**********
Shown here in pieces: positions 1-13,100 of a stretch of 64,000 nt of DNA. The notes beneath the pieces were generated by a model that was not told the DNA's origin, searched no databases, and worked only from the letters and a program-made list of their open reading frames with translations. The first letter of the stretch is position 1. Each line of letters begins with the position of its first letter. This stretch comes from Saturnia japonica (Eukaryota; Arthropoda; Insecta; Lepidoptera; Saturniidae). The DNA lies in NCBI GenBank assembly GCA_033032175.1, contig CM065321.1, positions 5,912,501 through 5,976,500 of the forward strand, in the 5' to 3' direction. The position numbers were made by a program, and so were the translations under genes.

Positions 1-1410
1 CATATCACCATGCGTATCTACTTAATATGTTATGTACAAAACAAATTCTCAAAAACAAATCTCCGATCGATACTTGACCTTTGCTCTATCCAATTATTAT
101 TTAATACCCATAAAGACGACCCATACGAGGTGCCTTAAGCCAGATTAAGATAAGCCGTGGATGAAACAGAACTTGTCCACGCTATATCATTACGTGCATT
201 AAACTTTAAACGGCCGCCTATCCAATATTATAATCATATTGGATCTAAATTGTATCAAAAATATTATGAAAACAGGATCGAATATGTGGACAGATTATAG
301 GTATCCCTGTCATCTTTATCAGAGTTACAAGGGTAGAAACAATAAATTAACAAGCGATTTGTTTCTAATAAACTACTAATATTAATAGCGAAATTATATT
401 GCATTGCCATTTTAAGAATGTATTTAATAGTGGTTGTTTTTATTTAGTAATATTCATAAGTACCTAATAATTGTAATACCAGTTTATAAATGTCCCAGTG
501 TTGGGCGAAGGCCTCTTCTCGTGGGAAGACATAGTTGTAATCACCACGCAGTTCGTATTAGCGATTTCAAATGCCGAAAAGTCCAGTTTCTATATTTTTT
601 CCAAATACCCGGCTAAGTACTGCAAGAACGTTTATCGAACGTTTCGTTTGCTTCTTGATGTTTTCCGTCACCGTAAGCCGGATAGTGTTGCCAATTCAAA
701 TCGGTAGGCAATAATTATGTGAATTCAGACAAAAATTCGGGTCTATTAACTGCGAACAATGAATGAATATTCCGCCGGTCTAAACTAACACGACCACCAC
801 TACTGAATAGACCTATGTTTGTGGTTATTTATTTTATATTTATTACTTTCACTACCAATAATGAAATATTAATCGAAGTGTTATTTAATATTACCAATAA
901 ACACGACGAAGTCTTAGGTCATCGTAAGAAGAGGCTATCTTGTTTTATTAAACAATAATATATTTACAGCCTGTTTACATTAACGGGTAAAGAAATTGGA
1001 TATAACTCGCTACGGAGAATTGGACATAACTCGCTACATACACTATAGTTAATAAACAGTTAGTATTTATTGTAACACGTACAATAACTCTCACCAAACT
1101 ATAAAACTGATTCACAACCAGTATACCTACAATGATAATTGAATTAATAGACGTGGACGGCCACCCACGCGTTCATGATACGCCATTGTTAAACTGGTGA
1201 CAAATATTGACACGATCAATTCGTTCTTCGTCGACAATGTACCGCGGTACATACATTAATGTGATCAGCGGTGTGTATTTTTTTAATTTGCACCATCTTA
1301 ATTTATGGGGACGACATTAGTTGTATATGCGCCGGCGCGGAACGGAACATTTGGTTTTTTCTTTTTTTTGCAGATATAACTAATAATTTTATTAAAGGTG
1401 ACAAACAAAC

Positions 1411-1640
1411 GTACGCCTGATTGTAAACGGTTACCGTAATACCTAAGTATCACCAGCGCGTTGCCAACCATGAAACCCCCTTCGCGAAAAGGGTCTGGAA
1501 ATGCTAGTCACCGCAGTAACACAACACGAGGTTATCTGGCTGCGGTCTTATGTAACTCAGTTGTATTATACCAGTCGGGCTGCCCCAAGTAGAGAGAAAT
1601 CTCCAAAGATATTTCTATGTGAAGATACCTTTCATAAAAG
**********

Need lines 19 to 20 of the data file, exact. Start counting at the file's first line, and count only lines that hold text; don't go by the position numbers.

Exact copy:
1411 GTACGCCTGATTGTAAACGGTTACCGTAATACCTAAGTATCACCAGCGCGTTGCCAACCATGAAACCCCCTTCGCGAAAAGGGTCTGGAA
1501 ATGCTAGTCACCGCAGTAACACAACACGAGGTTATCTGGCTGCGGTCTTATGTAACTCAGTTGTATTATACCAGTCGGGCTGCCCCAAGTAGAGAGAAAT